Stocks Slump As Doha Meeting Looms

U.S. stocks headed modestly lower Friday as retreat in oil prices weighed on energy shares ahead of the key meeting of major oil producers slated for Sunday.

However, better-than-feared corporate earnings helped limit the decline for the benchmarks.

The Dow Jones Industrial Average was down 30 points, or 0.2%, at 17,896, while the S&P 500 fell 4 points, or 0.2%, to 2,078. The Nasdaq Composite was down 14 points, or 0.3%, at 4,934.

Despite their tepid daily performance, the Dow and S&P 500 were on track for their third straight weekly gain.

Crude-oil prices tumbled after reports Iran's oil minister Bijan Zanganeh won't attend a meeting of key oil producers in Doha, Qatar this weekend but instead will send a less prominent representative. Optimism about a possible multilateral agreement, which had supported prices earlier in the week, disintegrated on the news, leaving oil prices to unwind a significant portion of their prior weekly gains.

Stock market benchmarks were slightly lower on the day.

The blue-chip average has risen nearly 2% so far this week, and is on track to log its strongest weekly performance since March 18. Microsoft Corp.(MSFT) was the blue-chip benchmark's best performer, while Cisco Systems Inc.(CSCO) logged the largest drop.

Kate Warne, an investment strategist at Edward Jones, cautioned against taking Friday's losses too seriously, saying next week's earnings reports and the outcome of the Doha meeting would likely determine the future tone of markets.

"This is really a wait-and-see market rather than one where investors have a clear sense of the direction going forward," Warne said.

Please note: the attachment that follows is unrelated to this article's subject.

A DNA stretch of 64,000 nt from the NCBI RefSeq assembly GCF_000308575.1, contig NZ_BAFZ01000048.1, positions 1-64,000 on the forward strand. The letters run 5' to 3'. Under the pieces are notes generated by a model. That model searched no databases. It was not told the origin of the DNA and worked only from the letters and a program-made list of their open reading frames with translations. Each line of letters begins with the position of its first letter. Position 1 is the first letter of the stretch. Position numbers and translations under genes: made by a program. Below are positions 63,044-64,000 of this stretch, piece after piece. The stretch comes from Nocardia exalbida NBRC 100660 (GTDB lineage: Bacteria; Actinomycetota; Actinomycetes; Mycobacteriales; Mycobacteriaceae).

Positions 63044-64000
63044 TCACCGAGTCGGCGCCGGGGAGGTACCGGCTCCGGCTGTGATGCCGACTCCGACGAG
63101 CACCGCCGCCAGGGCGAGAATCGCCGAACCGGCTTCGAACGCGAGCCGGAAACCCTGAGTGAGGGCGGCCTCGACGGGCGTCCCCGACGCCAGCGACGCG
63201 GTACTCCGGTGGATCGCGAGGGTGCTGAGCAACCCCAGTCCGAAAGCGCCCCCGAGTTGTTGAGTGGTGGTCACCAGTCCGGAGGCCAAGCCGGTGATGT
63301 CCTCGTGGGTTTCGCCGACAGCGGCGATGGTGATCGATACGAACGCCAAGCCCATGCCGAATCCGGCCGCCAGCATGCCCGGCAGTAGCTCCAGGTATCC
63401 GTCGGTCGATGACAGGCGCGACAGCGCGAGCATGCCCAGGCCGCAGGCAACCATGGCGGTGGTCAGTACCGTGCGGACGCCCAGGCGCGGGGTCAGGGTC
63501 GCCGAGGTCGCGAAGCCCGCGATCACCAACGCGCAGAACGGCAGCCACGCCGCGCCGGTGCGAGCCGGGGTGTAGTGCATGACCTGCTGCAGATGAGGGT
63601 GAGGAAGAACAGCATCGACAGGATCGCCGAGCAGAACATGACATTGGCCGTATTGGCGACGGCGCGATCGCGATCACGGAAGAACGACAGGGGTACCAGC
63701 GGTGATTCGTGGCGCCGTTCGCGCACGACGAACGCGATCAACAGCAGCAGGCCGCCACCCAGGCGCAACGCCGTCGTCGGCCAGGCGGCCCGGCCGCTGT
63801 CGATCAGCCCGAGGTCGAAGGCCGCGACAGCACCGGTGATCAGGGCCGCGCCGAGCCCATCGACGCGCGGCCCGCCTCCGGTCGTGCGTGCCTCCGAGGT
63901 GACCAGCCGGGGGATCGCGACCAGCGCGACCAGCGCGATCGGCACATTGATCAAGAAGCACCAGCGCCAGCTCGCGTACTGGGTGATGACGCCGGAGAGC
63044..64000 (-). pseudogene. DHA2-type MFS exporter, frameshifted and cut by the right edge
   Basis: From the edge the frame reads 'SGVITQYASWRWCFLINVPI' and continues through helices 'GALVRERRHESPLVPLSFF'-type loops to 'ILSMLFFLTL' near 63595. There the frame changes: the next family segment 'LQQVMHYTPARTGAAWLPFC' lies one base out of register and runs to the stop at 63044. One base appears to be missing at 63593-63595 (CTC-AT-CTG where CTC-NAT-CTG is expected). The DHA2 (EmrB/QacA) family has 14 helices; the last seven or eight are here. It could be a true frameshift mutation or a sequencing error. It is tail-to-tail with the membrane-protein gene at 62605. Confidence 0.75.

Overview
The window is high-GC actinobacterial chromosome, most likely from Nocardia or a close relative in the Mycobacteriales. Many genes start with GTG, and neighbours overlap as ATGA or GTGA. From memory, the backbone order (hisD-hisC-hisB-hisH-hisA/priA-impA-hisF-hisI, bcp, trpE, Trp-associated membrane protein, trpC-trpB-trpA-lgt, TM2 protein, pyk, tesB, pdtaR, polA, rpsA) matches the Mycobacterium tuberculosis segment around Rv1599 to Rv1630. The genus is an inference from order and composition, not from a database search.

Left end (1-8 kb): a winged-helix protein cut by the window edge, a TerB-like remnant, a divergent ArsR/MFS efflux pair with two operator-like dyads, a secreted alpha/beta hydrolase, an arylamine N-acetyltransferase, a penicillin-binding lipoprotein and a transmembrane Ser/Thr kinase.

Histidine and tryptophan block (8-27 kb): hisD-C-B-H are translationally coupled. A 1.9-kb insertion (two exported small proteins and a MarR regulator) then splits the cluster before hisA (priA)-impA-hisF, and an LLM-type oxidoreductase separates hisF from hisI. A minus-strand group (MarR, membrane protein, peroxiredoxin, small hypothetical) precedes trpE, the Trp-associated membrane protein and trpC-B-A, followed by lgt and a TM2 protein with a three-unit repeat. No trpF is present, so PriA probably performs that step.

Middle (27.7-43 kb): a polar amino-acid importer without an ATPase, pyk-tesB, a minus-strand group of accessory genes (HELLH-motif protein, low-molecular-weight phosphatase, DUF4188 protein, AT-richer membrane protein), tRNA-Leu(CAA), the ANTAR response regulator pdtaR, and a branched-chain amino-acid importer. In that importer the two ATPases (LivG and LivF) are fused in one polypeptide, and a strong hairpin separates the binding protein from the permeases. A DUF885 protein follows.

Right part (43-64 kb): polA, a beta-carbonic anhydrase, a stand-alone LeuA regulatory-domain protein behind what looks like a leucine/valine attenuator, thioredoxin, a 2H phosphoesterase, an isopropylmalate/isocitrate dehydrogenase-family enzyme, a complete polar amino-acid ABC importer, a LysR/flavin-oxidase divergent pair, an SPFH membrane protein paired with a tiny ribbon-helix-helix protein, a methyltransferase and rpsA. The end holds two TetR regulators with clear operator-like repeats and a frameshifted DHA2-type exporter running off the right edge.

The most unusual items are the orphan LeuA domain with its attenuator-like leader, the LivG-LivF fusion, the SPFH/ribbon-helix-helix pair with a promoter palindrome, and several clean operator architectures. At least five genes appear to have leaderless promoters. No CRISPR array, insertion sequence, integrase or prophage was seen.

Meanwhile, a report early Friday from Citigroup Inc. (C)showed revenue and profit declines weren't as severe as expected, ( adding to hopes that the first quarter corporate earnings season might be better than expected.

Investors had braced for possibly the worst earnings quarter since 2009, ( but so far, companies have broadly outperformed lowered expectations. Worries about poor financial-sector performance were particularly acute, but several of the country's largest banks--including Citigroup, J.P. Morgan Chase & Co.(JPM) and Wells Fargo & Co.--have done better than expected.

Oliver Pursche, chief executive officer at Bruderman Brothers, said he felt the positive corporate reports were drawing investors' attention away from Friday's drop in oil prices.

"While it's very early in the season, there's been some positive surprises," Pursche said. "Granted, the bar is very low this quarter--but it's always about expectations versus reality."

Pursche cited the recent weakness in the U.S. dollar as a key factor helping to support stocks and boost expectations for corporate performance.

The S&P 500 index and Dow industrials notched new 2016 highs on Thursday (, though gains were modest.

Read:From Japan to Goldilocks, 6 inflation/deflation scenarios for stocks (

Doha casts a shadow: Oil prices may influence stock action as crude futures fell into the red on reports ( Iran won't send its energy minister to the Doha meeting on Sunday. The report said Iran's Organization of the Petroleum Exporting Countries governor will still attend the summit, which is expected to discuss a production freeze to balance the oil market.